Documentation of advance care planning for community-dwelling elders.

David Geffen School of Medicine at UCLA, Los Angeles, California, USA.
Journal of palliative medicine (Impact Factor: 1.84). 07/2010; 13(7):861-7. DOI: 10.1089/jpm.2009.0341
Source: PubMed

ABSTRACT Advance planning for end-of-life care has gained acceptance, but actual end-of-life care is often incongruent with patients' previously stated goals. We assessed the flow of advance care planning information from patients to medical records in a community sample of older adults to better understand why advance care planning is not more successful.
Our study used structured interview and medical record data from community-dwelling older patients in two previous studies: Assessing Care of Vulnerable Elders (ACOVE)-1 (245 patients age > or = 65 years and screened for high risk of death/functional decline in 1998-1999) and ACOVE-2 (566 patients age > or = 75 who screened positive for falls/mobility disorders, incontinence, and/or dementia in 2002-2003). We compared interview data on patients' preferences, advance directives, and surrogate decision-makers with findings from the medical record.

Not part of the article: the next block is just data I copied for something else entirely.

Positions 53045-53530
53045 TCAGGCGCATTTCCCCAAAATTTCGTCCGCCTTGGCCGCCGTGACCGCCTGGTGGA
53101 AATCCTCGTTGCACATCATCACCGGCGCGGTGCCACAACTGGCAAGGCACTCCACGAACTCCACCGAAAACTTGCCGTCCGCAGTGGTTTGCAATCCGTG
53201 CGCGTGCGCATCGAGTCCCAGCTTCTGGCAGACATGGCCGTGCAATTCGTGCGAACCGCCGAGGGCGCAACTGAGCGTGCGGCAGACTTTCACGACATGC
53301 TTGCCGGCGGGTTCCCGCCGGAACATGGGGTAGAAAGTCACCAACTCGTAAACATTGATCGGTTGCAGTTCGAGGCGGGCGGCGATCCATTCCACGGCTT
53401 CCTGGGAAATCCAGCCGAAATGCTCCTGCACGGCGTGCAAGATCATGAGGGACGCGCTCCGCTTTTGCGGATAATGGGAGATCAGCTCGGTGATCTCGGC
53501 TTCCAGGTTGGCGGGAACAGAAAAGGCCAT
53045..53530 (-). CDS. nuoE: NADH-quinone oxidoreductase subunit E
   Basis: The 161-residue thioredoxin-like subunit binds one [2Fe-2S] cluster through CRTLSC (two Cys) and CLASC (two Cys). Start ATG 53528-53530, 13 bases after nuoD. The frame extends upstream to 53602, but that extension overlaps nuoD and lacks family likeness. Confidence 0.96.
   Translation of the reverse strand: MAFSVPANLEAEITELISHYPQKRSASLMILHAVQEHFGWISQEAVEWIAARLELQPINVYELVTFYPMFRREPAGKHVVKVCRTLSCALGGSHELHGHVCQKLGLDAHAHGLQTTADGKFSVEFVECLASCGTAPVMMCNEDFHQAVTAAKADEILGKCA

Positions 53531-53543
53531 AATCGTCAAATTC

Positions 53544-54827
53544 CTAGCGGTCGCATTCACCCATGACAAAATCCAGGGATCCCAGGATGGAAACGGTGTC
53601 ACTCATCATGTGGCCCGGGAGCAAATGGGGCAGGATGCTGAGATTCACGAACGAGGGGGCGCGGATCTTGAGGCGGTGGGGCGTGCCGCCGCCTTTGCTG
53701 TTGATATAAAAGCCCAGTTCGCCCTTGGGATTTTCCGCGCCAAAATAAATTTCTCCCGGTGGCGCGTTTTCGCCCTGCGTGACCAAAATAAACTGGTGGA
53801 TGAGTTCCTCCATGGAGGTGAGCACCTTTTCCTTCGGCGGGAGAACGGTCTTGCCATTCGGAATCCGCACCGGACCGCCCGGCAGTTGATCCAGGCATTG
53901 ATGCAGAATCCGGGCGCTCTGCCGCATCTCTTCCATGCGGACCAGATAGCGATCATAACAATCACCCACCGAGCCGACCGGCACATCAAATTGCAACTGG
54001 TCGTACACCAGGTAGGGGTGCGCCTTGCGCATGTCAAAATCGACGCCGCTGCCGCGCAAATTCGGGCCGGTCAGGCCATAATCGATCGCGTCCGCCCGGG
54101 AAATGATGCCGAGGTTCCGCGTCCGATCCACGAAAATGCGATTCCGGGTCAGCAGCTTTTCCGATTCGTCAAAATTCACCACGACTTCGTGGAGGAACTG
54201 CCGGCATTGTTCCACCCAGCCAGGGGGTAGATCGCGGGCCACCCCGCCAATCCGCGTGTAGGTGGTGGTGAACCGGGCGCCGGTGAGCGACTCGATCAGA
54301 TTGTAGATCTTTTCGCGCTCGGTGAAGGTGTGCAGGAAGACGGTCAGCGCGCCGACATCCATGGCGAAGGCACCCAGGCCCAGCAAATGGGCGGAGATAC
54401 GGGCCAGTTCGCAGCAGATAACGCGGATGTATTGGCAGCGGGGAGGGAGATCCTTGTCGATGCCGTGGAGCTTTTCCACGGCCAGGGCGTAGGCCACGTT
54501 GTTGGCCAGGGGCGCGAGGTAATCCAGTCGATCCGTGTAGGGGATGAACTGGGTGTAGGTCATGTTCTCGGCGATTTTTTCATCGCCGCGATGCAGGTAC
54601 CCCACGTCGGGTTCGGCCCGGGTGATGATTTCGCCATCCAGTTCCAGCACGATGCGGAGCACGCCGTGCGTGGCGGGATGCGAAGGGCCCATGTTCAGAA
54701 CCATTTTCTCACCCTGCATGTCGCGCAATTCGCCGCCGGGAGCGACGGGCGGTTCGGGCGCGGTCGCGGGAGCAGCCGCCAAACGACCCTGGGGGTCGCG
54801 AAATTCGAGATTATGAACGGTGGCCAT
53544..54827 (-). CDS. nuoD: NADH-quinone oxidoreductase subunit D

In ACOVE-1, 38% of surveyed patients had thought about limiting the aggressiveness of medical care; 24% of surveyed patients stated that they had spoken to their doctor about this. The vast majority of patients (88%-93%) preferred to die rather than remain permanently in a coma, on a ventilator, or tube fed. Regardless of patients' specific preferences, 15%-22% of patients had preference information in their medical record. Among patients who reported that they had completed an advance directive and had given it to their health-care provider, 15% (ACOVE-1) and 47% (ACOVE-2) had advance directive information in the medical record. Among patients who had not completed an advance directive but had given surrogate decision-maker information to their provider, 0% (ACOVE-1) and 16% (ACOVE-2) had documentation of a surrogate decision-maker in the medical record.
Community-dwelling elders' preferences for end-of-life care are not consistent with documentation in their medical records. Electronic health records and standardized data collection for end-of-life care could begin to ameliorate this problem.

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